THE SMALL PRINT
When taking on a commission, make sure you have a clear timeframe and outline of how much this project will take to deliver. Commissions offer bigger fees than performance alone, which can be very attractive. However, I have worked on a project where the commissioning team kept adding extra meetings and site visits to the timeframe of the project. This meant that the initial sum I was offered was not a realistic amount for how much work was required from me as a poet on the project.
Once I started to add the extra meetings, and travel/ accommodation costs, the commission was not as well paid as I had initially budgeted. It is really important to have a clear breakdown of what the commission is worth, how much for the research and written piece, if there is a performance fee, and how many meetings or workshops you may be required to deliver. Have this in writing via a contract before you commit to doing the work.
ARTISTIC LICENSE & ETHICS
Know from the get-go, who owns the publishing rights to the end piece. Does it belong to you to perform again, or does the final piece belong solely to the organisation?
Know also what you as a writer want to gain from the commission. Does this topic tie in with your work? Is the final piece something you can use in a future collection or submit to a competition? Does the commission give you access to resources that you would otherwise not have had access to? Are you able to work with other exciting artists, and push your artistic practice in a way that you have not been able to in the past? Are you able to sell merchandise at the final event? Are you happy to be affiliated with this organisation and do their ethics line up with your sense of fairness and justice? These are a lot of questions to ask youself, but they are very imporant questions to ask. Take time thinking these through and getting that information upfront.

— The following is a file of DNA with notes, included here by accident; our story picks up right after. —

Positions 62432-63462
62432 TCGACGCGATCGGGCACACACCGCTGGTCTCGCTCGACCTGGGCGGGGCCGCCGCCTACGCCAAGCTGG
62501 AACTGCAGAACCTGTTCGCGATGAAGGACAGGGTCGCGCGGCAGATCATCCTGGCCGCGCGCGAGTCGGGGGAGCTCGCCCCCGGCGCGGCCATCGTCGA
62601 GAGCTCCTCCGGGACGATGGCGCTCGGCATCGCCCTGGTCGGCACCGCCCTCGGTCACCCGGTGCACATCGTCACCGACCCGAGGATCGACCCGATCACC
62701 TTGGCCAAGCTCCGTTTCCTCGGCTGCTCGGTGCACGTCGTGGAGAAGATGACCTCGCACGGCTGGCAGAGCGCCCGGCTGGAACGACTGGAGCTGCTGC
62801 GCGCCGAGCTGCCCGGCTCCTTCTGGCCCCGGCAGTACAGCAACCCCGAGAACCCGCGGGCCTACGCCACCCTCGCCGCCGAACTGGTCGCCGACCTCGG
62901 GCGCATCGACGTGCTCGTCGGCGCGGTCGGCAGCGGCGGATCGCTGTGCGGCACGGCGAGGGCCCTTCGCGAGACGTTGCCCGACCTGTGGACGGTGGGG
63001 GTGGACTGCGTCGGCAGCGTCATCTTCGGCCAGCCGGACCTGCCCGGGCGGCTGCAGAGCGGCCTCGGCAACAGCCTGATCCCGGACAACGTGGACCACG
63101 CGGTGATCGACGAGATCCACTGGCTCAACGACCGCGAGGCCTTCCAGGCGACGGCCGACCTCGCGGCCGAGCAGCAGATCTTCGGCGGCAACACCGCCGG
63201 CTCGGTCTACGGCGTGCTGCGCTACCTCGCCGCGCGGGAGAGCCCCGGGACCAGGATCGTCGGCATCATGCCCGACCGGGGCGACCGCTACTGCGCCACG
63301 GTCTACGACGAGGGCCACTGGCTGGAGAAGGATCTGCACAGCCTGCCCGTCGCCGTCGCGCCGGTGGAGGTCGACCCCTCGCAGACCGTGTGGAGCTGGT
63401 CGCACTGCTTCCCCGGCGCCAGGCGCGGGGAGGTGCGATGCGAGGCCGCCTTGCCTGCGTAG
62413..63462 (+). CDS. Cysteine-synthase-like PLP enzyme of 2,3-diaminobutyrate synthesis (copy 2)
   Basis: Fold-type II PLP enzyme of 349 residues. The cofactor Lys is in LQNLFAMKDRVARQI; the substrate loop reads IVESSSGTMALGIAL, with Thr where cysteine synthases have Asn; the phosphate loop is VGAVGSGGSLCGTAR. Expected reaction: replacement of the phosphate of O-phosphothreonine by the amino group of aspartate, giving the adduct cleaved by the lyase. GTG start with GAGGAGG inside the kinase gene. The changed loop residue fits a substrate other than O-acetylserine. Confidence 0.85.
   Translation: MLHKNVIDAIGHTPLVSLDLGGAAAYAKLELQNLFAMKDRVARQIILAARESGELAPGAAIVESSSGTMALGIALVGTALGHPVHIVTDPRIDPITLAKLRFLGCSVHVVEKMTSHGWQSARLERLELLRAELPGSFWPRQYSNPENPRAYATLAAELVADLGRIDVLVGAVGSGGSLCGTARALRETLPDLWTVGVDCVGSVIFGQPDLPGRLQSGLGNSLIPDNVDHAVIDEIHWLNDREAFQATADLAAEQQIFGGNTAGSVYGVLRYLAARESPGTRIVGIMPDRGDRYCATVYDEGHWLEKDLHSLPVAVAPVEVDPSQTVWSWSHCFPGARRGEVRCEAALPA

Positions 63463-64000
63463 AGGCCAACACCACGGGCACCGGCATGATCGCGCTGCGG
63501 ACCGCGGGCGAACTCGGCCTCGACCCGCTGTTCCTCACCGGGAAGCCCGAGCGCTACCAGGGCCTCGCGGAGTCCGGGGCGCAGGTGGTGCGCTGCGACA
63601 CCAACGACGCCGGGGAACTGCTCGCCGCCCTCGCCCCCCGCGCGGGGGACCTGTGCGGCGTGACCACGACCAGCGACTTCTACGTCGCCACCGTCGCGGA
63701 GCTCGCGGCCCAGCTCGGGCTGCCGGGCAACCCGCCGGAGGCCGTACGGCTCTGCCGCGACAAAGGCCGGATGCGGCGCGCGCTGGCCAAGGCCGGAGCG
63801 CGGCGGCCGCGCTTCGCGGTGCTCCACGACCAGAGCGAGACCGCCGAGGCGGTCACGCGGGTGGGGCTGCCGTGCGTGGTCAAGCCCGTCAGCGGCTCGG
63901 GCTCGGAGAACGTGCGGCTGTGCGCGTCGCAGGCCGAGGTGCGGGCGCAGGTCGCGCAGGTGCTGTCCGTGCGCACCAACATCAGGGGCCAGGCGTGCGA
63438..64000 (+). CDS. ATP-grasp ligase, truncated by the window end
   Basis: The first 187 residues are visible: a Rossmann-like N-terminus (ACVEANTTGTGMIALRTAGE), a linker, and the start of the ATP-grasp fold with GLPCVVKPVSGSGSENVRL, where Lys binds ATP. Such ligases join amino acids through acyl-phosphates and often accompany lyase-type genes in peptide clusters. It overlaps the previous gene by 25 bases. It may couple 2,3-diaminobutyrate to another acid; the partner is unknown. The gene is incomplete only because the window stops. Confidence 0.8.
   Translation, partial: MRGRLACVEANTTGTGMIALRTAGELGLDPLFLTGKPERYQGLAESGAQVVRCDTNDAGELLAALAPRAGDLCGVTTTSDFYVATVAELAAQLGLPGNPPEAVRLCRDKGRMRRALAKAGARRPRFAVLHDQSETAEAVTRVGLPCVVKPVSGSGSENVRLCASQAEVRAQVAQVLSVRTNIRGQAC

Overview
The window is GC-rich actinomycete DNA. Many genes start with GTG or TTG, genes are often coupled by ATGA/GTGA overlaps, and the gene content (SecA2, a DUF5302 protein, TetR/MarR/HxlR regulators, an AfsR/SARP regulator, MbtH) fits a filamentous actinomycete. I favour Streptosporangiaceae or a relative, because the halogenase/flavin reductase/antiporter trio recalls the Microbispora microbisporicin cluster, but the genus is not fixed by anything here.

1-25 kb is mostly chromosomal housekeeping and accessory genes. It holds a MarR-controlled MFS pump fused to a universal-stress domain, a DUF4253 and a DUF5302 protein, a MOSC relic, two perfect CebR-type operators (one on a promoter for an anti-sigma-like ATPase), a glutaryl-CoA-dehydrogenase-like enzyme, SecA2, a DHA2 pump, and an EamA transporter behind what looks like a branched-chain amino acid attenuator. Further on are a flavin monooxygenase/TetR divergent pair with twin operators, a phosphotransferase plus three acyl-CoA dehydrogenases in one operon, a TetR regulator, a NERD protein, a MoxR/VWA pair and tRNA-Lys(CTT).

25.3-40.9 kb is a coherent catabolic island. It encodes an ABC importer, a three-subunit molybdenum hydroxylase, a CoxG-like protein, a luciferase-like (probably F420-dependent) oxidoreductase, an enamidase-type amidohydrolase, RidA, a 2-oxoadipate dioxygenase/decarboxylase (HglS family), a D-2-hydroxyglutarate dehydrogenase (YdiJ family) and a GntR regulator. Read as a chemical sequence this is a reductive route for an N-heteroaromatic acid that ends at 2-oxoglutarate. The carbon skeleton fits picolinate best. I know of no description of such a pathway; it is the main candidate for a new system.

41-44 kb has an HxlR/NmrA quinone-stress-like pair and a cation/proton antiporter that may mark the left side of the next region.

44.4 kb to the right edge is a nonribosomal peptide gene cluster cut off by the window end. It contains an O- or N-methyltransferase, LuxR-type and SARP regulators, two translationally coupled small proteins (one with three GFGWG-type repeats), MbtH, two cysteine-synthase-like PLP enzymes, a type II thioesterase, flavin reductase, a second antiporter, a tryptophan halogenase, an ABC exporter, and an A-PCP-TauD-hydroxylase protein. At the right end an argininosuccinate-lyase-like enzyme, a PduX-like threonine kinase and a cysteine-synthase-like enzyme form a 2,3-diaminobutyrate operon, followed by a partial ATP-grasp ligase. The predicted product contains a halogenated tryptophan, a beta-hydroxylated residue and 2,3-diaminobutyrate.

And finally good luck and have fun with any commissions you may have lined up in the future. Remember this can be a fun space where you can do something different to your usual work!
About Shagufta K Iqbal
Founder of The YoniVerse Poetry Collective and Kiota Bristol, Shagufta K Iqbal longlisted for the Jerwood Compton poetry fellowship, is an award-winning writer, filmmaker, workshop facilitator and Tedx Speaker.
Described by gal-dem as a poet whose work ‘leaves you validated but aching – her narratives are important, heart-wrenching and relatable.’ Her poetry collection ‘Jam Is For Girls, Girls Get Jam’ (one of Burning Eye Books bestselling collections) has been recommended by Nikesh Shukla as ‘a social political masterclass.’
Her poetry film ‘Borders’ has won several awards, and has been screened across international film festivals, including London Short Film Festival, Glasgow Short Film Festival, Athena Film Festival.
She sits on the board for Cape Farewell (An Art Response to Climate Injustice), and is currently writing her second poetry collection and a debut novel.”
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Photo credit: Colin Potsig
This blog is part of Behind The Words.